Athletes who have served a suspension for doping will be allowed to participate in the Olympic games.  The Court of Arbitration for Sport today ruled that an International Olympic Committee regulation banning such athletes was “invalid and unenforceable.” 

    The ruling could mean that David Millar would be eligible to qualify for the British Olympic team for the 2012 London Olympics, for example. Currently, a British Olympic Association bylaw prevents athletes who have been found guilty of a doping offence from competing in the Olympics.

    In June 2008, the IOC's Executive Board adopted the so-called “Osaka Rule”,a regulation “prohibiting athletes who have been suspended for more than six months for an anti-doping rule violation from participating in the next Olympic Games following the expiration of their suspension.” This has now been overruled.

    The CAS panel “came to the conclusion that the 'Osaka Rule' was more properly characterized as a disciplinary sanction, rather than a pure condition of eligibility to compete in the Olympic Games.” Such a sanction does not comply with the World Anti-Doping Code, the panel ruled, “because it adds further ineligibility to the WADC anti-doping sanction after that sanction has been served.” In addition, “the 'Osaka Rule' is in fact a violation of the IOC’s own Statute and is therefore invalid and unenforceable.”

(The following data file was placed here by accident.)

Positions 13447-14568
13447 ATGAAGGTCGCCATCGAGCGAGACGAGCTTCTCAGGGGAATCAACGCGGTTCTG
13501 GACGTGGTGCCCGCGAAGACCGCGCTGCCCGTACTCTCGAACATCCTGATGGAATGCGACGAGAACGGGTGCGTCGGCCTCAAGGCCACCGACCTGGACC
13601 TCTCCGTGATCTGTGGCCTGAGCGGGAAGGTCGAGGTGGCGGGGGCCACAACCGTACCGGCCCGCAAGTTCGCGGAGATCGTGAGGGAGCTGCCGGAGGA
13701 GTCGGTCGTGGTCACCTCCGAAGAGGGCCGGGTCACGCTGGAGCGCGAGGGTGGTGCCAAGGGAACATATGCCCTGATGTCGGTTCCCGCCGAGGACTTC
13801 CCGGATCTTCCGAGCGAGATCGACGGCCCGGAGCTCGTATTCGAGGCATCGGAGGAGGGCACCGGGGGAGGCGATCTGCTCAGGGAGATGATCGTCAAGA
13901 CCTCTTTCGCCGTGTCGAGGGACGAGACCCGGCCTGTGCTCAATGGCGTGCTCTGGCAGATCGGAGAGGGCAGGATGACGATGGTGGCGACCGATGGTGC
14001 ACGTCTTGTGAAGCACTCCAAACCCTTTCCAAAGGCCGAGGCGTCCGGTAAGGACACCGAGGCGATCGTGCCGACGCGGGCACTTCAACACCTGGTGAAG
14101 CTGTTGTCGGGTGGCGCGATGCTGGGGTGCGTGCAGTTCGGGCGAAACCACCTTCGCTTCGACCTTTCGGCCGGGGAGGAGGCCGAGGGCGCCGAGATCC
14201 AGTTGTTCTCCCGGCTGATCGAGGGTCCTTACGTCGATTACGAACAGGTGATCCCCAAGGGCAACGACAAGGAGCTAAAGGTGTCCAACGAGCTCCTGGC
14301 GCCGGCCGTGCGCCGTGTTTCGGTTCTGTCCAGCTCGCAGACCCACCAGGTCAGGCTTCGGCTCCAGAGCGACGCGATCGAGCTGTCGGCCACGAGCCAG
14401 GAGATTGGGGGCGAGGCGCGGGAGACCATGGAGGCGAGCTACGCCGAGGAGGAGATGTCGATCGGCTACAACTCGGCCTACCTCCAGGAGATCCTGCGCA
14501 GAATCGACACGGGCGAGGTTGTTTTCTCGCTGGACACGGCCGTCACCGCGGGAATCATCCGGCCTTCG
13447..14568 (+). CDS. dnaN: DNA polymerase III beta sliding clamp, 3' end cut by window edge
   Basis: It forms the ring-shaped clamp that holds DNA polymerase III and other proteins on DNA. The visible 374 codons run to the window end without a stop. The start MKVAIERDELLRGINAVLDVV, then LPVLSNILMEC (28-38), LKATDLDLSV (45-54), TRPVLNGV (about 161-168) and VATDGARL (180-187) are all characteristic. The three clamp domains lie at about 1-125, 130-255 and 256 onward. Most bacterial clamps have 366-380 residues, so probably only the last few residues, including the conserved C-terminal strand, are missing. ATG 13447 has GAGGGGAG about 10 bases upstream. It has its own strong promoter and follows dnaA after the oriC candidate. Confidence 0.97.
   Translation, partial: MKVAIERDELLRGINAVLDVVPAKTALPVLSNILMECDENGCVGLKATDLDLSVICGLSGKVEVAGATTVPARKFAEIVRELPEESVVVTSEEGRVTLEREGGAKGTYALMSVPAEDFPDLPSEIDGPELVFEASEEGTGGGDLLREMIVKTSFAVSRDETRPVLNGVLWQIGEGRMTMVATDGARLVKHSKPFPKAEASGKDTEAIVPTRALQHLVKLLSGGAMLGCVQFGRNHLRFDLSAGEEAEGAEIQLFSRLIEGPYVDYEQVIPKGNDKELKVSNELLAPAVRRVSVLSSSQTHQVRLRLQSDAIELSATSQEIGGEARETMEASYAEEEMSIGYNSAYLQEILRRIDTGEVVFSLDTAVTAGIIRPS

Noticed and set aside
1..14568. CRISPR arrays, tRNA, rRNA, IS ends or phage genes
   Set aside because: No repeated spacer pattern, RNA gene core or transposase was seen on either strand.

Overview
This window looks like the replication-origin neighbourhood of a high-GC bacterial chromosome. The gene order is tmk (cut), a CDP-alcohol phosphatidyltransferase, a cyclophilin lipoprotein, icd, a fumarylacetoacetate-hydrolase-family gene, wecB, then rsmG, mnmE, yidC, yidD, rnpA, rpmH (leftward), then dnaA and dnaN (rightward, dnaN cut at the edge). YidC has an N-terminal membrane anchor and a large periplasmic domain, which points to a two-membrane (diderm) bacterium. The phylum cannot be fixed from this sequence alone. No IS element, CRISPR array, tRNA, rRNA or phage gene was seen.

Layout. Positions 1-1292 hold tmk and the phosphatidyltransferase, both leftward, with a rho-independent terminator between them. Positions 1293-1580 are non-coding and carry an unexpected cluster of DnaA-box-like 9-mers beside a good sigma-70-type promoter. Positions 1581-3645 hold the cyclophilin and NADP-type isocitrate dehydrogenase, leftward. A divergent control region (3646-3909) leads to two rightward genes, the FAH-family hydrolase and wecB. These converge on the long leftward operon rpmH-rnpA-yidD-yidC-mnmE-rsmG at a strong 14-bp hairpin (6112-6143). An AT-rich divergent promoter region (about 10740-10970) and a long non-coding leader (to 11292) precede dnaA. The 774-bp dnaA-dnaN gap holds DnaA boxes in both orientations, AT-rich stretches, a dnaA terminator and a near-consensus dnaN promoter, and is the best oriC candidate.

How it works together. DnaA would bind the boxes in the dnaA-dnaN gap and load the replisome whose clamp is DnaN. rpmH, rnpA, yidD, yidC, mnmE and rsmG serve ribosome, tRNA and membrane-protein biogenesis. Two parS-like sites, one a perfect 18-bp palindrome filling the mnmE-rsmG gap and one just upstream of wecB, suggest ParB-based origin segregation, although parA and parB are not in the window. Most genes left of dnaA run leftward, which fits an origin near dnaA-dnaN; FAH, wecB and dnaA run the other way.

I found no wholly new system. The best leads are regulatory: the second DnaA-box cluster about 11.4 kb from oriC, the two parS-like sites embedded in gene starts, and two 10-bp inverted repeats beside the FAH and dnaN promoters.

If the IOC wants to exclude athletes who have been sanctioned for doping, it should propose an amendment to the World Anti-Doping Code, the CS noted. 

  • Sivtsov to Team Sky

    Kanstantsin Sivtsov (HTC-Highroad) is second on GC
    Article published:
    October 06, 2011, 13:38 BST
    Cycling News

    Belarusian allrounder from HTC-Highroad to British team

    Kanstantsin Sivtsov will ride for Team Sky in 2012. The British team announced the signing of the Belarusian rider from HTC-Highroad Thursday morning.

    He won the Worlds under 23 mens road race in 2004, and rode for one year with Fassa Bartolo, Acqua Sapone, and Barloworld before joining the then-Team Columbia in 2008.

    Sivtsov, 29, won the overall title at the Tour of Georgia that year, and in 2009 won the eighth stage of the 2009 Giro d'Italia in Bergamo after a 15km solo effort. This year he finished tenth overall in the Giro d'Italia, and won his national time trial title.

    “I am very happy to be joining Team Sky and look forward to riding with my new team-mates. The team is a strong one and I know a lot of the guys here already,” he said. “I have ridden in the past with Thomas Löfkvist, Michael Barry, Edvald Boasson Hagen, Michael Rogers and Morris Possoni, and they have all told me how good it is here in terms of the organisation and the way they look after you.

    “If I get the chance to show what I can do in the week-long stage races and one of the Grand Tours next year I will be very happy. It was great to finish in the top 10 of the Giro this year, and even though my legs weren’t all that good, I was also able to finish eighth at the Critérium du Dauphiné a few weeks later. Hopefully I will be able to ride even better next year if I have more team-mates there to support me in these types of races.”

    Team Sky is looking forward to “a versatile and strong rider who will be a fantastic addition to our team. He showed with his top-10 finish in arguably the hardest ever Giro d’Italia last May what an exciting talent he is,” said team...